News Column

Wendy's Q1 Earnings Met Expectations

May 8, 2013

Wendy's today reported first-quarter net income fell 83 percent from the same period a year ago, which included an $18 million gain on the sale of an investment.

The Dublin-based fast-food chain's adjusted earnings, which omit the one-time gain, met Wall Street expectations. Wendy's also raised its full-year earnings forecast because it expects to save $12 million in interest this year by refinancing its revolving debt.

Wendy's net income fell 82.7 percent to $2.1 million, or 1 cent a diluted share, in the first quarter.

Revenue rose 1.8 percent to $603.7 million from the first quarter last year.

Wendy's shares were down about 2 percent in morning trading.

An ongoing rebranding effort, which includes rebuilding or remodeling its stores, and a new value menu contributed to a 1 percent sales gain in the first quarter at restaurants open at least a year, said Emil Brolick, president and CEO, said in a written statement.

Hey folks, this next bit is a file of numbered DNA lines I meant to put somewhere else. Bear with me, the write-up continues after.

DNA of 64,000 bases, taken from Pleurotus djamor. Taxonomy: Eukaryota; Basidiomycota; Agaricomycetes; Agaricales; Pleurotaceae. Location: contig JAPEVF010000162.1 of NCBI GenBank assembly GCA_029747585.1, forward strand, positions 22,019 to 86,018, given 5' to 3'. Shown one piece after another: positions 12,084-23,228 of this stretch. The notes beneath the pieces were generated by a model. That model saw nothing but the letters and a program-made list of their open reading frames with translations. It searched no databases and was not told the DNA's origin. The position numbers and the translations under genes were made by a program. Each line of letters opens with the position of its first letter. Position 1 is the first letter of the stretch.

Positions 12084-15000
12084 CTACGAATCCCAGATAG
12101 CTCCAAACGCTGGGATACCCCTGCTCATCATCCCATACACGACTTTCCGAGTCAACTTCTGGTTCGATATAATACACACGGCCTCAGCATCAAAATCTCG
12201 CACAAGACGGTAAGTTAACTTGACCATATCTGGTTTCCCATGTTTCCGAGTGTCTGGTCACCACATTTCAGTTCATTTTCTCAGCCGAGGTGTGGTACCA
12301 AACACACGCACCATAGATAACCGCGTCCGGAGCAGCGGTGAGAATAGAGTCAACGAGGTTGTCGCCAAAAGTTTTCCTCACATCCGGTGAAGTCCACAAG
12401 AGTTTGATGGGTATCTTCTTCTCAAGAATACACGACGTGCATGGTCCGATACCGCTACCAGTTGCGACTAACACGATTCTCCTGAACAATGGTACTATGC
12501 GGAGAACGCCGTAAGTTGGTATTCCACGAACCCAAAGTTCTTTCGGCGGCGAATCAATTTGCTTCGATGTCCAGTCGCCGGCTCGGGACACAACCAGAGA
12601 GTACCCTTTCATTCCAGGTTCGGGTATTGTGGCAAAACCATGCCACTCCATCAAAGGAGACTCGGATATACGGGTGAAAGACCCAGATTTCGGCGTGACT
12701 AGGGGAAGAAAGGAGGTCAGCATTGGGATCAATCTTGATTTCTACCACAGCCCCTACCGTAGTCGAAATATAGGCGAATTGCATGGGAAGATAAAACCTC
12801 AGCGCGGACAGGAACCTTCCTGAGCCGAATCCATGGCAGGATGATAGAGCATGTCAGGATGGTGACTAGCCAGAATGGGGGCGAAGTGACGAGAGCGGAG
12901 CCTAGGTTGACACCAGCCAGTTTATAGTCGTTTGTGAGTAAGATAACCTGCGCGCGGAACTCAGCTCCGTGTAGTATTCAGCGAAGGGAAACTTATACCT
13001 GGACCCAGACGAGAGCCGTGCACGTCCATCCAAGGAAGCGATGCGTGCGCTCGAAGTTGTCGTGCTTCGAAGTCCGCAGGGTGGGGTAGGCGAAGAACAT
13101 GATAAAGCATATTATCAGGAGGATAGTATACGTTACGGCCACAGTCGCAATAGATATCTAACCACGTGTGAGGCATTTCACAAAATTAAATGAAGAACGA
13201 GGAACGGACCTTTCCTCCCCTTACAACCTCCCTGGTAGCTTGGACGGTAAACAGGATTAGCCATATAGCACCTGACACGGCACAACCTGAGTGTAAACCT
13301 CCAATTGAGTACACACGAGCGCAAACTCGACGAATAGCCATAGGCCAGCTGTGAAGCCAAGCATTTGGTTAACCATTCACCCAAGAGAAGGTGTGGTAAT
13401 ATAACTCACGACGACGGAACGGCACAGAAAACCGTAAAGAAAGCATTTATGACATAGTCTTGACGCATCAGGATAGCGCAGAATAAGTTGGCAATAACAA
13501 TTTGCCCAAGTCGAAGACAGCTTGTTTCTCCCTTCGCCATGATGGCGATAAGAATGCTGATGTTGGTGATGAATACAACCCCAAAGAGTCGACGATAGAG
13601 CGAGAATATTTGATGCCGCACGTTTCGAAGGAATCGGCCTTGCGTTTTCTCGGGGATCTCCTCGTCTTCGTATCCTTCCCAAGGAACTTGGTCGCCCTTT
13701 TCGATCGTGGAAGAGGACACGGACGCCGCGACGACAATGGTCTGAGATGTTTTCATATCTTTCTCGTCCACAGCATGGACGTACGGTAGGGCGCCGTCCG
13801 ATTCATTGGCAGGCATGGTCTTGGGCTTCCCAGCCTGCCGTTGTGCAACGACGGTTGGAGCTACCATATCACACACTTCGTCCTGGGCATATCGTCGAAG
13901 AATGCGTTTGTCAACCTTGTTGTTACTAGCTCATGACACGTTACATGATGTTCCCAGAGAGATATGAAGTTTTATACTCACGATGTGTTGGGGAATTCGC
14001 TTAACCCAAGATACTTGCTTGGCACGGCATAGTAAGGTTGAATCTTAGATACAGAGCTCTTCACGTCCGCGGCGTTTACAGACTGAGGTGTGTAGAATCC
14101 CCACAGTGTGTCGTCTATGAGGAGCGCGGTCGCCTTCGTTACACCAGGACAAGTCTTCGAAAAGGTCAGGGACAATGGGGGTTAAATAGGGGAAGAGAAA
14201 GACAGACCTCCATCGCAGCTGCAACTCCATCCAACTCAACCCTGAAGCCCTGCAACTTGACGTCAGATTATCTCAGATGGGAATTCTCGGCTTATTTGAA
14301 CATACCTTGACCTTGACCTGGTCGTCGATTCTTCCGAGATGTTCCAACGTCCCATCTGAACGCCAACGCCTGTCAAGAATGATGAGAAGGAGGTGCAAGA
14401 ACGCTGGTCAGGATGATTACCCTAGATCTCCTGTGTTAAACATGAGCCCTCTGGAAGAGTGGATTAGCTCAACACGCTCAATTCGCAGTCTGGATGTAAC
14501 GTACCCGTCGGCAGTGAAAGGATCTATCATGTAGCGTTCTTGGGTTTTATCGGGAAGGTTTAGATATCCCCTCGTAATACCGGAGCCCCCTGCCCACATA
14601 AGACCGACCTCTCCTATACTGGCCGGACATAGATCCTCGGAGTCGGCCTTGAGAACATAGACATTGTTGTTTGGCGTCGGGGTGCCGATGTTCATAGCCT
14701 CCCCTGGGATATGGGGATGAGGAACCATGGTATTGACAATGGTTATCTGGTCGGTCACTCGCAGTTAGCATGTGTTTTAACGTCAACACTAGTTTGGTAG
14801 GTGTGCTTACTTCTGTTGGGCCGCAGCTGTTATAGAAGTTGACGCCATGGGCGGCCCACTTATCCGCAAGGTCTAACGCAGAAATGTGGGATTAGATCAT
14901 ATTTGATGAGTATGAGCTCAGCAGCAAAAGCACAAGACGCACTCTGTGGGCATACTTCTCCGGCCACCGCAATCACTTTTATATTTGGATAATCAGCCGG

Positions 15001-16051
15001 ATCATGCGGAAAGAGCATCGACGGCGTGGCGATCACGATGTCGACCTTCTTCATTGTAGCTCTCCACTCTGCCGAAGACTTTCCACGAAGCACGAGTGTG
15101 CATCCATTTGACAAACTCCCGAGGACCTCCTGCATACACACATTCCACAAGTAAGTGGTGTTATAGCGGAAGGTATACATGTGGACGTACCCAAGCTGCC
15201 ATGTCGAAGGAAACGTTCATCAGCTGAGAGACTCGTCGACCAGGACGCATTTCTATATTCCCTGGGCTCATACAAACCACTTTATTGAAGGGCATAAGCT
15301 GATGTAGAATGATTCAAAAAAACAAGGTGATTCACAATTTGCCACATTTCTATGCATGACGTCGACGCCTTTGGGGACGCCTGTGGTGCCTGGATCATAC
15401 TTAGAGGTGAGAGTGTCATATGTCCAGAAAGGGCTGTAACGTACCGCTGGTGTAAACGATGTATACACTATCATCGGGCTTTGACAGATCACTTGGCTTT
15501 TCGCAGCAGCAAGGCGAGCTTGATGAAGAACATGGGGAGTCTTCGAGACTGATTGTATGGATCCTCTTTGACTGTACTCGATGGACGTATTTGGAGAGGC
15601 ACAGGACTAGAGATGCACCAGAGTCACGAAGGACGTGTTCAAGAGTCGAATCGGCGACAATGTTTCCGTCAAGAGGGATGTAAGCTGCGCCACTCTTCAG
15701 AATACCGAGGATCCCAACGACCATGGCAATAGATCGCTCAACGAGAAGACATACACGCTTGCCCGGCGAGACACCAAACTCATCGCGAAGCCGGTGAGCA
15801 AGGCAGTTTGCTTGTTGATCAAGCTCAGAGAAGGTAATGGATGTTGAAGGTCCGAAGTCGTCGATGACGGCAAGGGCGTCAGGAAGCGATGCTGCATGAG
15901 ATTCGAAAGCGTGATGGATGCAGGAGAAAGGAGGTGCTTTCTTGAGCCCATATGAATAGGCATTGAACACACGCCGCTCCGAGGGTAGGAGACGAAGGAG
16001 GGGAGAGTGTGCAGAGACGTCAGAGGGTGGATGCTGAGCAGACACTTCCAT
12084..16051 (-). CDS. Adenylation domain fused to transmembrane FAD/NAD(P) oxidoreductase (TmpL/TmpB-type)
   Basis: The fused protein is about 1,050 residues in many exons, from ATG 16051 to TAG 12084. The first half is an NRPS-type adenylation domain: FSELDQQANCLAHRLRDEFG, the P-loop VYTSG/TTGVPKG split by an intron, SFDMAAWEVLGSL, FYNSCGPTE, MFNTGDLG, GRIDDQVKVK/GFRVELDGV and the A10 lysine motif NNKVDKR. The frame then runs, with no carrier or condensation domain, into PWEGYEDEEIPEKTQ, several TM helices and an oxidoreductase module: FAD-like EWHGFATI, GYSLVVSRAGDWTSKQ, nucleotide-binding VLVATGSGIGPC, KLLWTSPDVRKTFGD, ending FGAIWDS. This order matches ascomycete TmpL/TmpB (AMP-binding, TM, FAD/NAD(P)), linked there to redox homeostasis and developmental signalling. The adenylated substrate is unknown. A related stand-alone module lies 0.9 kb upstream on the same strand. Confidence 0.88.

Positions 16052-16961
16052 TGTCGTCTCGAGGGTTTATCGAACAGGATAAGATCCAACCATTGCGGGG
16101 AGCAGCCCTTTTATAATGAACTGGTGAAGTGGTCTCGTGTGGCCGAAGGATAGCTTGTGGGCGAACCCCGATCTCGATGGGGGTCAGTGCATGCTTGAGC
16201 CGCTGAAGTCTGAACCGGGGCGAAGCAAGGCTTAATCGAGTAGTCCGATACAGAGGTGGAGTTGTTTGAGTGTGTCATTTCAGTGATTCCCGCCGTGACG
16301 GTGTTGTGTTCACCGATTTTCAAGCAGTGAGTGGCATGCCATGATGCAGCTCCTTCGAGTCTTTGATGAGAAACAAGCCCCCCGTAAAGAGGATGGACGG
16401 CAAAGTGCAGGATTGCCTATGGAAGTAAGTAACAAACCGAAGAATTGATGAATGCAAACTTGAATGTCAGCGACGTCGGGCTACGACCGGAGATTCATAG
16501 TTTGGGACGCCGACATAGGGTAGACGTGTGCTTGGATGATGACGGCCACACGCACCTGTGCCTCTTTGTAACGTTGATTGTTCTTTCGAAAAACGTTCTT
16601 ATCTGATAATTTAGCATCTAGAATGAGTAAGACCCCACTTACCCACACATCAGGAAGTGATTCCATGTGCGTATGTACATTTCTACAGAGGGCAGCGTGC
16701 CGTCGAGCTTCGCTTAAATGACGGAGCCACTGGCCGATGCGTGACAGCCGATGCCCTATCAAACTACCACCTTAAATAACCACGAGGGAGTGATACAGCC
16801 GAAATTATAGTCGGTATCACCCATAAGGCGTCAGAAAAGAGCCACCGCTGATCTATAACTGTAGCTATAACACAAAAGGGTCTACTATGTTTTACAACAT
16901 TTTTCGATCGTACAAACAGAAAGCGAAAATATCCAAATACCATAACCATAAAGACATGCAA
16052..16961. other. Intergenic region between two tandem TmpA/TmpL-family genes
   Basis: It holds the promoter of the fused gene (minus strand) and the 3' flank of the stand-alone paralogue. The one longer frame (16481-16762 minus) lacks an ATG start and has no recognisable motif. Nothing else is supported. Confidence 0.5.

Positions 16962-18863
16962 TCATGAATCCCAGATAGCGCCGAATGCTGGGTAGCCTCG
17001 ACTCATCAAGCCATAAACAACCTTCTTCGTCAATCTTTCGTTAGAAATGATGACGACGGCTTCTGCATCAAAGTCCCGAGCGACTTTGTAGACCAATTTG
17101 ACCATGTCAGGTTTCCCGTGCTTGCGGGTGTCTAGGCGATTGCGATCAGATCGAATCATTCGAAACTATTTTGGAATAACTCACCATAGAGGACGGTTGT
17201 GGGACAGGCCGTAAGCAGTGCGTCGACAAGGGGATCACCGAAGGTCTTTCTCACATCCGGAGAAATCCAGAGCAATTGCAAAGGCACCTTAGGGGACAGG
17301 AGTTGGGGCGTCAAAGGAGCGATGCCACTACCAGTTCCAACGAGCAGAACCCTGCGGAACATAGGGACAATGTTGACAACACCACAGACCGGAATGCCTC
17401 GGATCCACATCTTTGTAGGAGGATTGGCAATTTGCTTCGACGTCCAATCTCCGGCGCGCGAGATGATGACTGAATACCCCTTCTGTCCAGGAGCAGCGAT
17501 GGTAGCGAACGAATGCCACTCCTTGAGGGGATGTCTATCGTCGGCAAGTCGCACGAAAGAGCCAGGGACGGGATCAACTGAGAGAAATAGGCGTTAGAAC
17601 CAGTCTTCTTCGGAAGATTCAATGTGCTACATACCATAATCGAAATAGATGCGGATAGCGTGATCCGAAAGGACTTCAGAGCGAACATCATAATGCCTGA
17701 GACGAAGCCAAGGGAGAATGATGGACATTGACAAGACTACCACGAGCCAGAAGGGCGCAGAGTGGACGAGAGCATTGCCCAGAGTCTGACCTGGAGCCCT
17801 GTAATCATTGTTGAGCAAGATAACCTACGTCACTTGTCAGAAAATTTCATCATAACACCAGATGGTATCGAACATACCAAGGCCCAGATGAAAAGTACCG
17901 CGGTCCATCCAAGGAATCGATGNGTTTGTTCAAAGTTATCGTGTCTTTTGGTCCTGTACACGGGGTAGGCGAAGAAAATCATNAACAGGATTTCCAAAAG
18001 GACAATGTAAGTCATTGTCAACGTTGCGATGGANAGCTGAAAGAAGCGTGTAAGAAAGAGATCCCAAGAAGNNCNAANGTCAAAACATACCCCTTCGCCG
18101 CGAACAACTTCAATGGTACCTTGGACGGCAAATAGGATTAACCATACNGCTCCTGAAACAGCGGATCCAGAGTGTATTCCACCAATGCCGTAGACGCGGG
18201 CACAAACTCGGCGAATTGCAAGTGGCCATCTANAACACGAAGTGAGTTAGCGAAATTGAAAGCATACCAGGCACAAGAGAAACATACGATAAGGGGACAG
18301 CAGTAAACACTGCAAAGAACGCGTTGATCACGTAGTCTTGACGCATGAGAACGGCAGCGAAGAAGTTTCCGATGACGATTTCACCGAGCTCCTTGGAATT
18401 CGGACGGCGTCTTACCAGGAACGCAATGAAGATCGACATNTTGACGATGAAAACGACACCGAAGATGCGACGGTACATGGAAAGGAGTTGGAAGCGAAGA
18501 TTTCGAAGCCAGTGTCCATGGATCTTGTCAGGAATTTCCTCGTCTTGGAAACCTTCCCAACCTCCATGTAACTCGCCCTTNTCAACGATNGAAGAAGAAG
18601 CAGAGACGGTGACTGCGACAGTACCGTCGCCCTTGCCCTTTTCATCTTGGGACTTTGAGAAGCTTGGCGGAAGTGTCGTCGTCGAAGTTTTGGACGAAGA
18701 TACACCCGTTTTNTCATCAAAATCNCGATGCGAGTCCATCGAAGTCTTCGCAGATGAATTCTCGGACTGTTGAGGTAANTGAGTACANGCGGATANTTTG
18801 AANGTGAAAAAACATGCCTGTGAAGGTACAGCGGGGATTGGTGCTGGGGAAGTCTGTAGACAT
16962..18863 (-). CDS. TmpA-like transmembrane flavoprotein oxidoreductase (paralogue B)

That increase from the year-ago quarter, while small, came despite unfavorable sales shifts related to holidays and bad weather in the just-ended quarter.

However, the company continues to face competition for its low-priced menu items as other fast-food companies beef up or add value menus.

"We have also seen a solid consumer response to the April introduction of our new Flatbread Grilled Chicken sandwiches, although the price-value component of our business continues to represent a challenge," Brolick said.

"Our solid first-quarter profitability increase was in line with our expectations," he said.

Wendy's has redesigned and rebuilt 86 of its company-owned stores and continues to expect to rebuild half of those restaurants by the end of 2015. The company's franchisees are beginning to adopt a three-tiered rebuilding program with the help of $10 million in incentives.

The company boosted its outlook for adjusted earnings per share this year to between 20 cents and 22 cents a share, up from between 18 cents and 20 cents a share. Consumer reaction to the company's rebuilt stores, which feature dramatic designs, digital menu boards and Wi-Fi bars, "has produced very positive traffic and sales growth," Brolick said.

Wendy's expects to save $20 million a year by refinancing its revolving debt. The company already is saving $30 million a year from a debt refinancing done last year.

Earlier this week, Wendy's said it had hired Kellogg veteran Todd Penegor as its chief financial officer to replace Stephen Hare, who expects to retire Sept. 1. Hare was CFO of Triarc Cos., which acquired Wendy's in 2007.

mvanac@dispatch.com

@maryvanac

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